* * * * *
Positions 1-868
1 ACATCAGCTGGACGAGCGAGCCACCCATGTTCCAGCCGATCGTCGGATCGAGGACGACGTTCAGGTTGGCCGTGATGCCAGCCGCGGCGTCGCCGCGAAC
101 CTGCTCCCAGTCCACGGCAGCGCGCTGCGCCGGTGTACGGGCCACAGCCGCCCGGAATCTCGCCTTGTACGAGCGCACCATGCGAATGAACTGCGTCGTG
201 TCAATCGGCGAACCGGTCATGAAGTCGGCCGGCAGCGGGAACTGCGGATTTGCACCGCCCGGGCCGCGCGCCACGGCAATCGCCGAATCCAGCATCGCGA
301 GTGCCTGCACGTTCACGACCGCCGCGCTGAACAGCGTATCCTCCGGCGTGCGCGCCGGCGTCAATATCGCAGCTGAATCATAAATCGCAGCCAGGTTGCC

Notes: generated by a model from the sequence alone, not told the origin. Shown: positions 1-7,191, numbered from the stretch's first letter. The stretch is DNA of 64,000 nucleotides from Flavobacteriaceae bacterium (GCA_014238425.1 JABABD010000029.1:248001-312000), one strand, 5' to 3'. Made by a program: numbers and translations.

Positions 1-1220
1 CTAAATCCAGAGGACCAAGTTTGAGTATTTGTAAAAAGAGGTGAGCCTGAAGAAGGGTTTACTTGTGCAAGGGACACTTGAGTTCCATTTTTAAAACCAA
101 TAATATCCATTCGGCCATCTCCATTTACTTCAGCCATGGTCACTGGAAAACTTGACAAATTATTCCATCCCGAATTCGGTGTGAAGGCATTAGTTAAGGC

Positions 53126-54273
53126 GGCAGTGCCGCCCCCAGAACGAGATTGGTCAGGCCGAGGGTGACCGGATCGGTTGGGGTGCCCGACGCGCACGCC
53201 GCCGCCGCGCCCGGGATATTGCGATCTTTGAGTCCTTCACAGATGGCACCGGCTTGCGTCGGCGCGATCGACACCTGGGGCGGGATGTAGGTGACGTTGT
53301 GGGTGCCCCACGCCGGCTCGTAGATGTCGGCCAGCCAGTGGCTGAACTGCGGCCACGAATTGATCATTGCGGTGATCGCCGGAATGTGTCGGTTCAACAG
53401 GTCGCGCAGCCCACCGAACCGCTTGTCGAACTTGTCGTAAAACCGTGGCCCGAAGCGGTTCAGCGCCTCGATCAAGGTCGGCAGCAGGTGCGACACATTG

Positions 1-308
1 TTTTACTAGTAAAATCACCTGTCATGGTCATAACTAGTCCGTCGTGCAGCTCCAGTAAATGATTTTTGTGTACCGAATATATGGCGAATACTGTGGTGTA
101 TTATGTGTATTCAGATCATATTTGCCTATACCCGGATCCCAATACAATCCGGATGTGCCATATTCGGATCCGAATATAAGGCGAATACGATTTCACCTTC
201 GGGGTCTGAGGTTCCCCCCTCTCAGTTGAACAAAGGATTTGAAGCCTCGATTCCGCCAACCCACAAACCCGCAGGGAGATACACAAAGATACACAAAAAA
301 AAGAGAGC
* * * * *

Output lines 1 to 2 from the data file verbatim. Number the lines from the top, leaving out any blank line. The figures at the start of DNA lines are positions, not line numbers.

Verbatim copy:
Positions 1-868
1 ACATCAGCTGGACGAGCGAGCCACCCATGTTCCAGCCGATCGTCGGATCGAGGACGACGTTCAGGTTGGCCGTGATGCCAGCCGCGGCGTCGCCGCGAAC